Music 

Music is another constant to be found in kindergarten classes. In pre-school, children build up a repertoire of holidays songs and simple nursery rhymes. Once they graduate to kindergarten, the music can become a bit more sophisticated. Musical instruments can be introduced not only as a way of enhancing the songs they are learning, but also as a way to further their counting skills. Performance is a part of kindergarten life, too. Those songs can be presented at recitals throughout the school year. This is another way for students to build up confidence and self-esteem. 

Organization 

Kids who are of kindergarten age might have issues with cleaning up around the house. In the kindergarten classroom that won’t be tolerated. Every item in a kindergarten class has its proper place and when something is “borrowed” from that place it has to go back to that place. The hope of every mother is that some of those organizing and cleanup skills will be transferred back home. 

Play with Purpose 

Of course, there will be playtime at kindergarten. However, a lot of that playtime will always have a purpose. There will be free time out in the playground where kids can get in the recommended daily dose of robust physical activity. In the classroom, playtime will take on a more organized approach. There could be small stores set up where kids can learn about money and shopping. There could be a representation of a kitchen, office or even a restaurant where the students will interact and learn through creating scenarios. Best of all, they won’t have a clue that they’re actually learning while doing all that playing. 

Homework 

Because kindergarten is providing the building blocks for the education that will follow, you can count on homework being part of the curriculum. Obviously, this isn’t going to mean kindergarten students will be dragging home backpacks loaded with textbooks. Their assignments will reflect on what they’re learning in class. 
It is important that parents set up a consistent homework routine that builds on the foundation of learning. Here again, you will discover that kids work better in different ways. Some kids do better when they complete homework the moment they come home from school. Other kids prefer waiting until after dinner. It is important for the kindergarten homework that parents have the time to become a devoted participant. They need to take the place of the teacher to help the child figure out the answers to the assignment. That means resisting the urge to provide the answers and instead guide them towards those solutions.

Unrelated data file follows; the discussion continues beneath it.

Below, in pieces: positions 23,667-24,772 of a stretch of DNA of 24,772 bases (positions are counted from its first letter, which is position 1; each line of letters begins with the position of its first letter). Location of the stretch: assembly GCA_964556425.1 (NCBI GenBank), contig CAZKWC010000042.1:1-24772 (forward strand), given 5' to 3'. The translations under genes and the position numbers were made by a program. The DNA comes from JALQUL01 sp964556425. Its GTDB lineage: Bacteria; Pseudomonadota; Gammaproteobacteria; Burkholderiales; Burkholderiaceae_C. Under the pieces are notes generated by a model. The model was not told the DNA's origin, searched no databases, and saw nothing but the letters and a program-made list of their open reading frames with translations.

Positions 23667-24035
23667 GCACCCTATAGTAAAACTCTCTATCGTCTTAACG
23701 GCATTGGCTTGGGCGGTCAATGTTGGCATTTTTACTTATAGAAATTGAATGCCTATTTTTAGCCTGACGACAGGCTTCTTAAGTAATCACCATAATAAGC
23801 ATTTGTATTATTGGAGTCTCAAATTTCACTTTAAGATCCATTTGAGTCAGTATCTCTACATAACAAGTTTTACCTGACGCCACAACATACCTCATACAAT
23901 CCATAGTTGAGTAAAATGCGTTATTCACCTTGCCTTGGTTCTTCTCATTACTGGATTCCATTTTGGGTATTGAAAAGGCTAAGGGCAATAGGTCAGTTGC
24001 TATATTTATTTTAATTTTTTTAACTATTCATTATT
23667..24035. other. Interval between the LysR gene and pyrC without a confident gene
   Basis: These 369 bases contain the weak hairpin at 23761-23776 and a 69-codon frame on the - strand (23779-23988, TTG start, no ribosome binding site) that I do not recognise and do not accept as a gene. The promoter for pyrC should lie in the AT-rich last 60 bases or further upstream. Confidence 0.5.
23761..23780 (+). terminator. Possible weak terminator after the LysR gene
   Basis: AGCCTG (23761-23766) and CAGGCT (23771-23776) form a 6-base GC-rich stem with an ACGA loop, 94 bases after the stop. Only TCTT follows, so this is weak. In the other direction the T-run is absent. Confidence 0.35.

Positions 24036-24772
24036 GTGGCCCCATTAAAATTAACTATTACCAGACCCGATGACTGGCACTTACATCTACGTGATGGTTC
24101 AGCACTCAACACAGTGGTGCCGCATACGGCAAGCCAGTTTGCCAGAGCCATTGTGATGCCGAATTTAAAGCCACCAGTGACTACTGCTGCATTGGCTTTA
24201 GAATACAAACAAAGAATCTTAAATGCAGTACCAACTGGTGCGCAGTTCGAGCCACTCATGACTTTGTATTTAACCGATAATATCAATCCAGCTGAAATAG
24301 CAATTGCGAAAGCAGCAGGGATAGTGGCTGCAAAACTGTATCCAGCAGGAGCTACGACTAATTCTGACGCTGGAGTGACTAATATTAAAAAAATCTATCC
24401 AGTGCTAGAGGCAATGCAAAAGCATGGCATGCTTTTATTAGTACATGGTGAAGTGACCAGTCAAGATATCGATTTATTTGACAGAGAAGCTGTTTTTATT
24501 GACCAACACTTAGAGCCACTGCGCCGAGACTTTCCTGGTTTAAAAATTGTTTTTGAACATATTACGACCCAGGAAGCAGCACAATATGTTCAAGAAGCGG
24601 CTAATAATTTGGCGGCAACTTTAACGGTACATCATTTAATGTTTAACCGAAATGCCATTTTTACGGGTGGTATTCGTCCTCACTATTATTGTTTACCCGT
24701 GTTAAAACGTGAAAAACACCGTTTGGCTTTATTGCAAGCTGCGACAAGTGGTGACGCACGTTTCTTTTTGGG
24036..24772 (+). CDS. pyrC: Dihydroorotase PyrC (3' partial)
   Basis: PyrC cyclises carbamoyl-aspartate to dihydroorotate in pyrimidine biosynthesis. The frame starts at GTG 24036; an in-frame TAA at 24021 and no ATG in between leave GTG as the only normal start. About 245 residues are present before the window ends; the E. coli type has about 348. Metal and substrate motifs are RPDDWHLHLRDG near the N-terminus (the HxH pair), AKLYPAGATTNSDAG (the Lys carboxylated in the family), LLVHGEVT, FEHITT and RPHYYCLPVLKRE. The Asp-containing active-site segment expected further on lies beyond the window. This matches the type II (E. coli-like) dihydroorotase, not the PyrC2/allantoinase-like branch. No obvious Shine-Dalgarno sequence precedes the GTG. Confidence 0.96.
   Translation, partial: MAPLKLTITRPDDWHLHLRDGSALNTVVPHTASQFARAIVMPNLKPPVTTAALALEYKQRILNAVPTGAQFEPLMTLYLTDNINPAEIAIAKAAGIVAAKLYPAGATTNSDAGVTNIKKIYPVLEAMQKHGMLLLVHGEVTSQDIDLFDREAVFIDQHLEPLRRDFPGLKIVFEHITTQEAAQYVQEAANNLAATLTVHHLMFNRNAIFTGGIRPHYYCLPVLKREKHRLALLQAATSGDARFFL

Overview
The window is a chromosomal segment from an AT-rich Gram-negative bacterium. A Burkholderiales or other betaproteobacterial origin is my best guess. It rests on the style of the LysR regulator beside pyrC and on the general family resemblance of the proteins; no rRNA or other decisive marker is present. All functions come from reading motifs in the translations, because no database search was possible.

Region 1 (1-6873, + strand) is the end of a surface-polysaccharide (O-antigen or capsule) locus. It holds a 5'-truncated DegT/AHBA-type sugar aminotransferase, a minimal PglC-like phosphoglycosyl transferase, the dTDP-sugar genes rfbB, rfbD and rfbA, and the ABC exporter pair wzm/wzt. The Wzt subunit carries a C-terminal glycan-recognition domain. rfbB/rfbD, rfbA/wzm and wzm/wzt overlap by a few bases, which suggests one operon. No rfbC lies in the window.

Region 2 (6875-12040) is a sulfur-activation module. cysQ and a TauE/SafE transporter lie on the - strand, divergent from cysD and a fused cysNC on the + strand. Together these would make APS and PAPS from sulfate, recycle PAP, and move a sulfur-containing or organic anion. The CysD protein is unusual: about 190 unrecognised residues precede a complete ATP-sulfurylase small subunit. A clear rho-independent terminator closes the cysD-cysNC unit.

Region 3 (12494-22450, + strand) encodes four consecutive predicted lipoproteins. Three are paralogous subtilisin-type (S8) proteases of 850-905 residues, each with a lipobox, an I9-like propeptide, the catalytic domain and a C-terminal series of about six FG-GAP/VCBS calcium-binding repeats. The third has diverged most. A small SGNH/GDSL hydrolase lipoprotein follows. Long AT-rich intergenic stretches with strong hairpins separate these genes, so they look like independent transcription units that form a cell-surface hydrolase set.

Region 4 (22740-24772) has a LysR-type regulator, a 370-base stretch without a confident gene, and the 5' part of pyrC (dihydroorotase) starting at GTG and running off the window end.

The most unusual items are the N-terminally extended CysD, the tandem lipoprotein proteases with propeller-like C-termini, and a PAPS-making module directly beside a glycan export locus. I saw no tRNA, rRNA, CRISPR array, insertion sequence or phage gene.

Communication with Parents 

The kindergarten students will be asking plenty of questions during the course of their average day. The other communication that will be flowing will be between the parents and the teachers. There should be regular email updates or newsletters from the school to the parents. This will help prepare parents for any materials that need to be brought into school for a lesson. Parents will often be encouraged to volunteer at their child’s school. This provides the parents with a firsthand look at how their child is progressing. 

Throughout the year, there will be periodic opportunities for parents’ nights or open houses where parents can discuss any areas of concern with the teacher. Of course, if there are some behavior problems that require immediate attention, then the teacher will most likely reach out to the parent. Together they can come up with an effective course of correction to help get things back on track. 

Friendly Atmosphere 

Above all else, a kindergarten classroom should be a friendly atmosphere for the kids. This should be safe place not only physically, but emotionally. It is natural for a child to occasionally resist wanting to go to kindergarten. They might simply be tired or something else could be going on. Constant resistance to going to school is usually an indication of some issue they need to work through either with another student or with their comprehension. Yes, they might be frustrated because they’re not understanding what is being taught. 

The goal is for the child to be excited every day by the prospect of going to school and learning something new. If that attitude stays with them, then they’re in store for a rewarding academic life.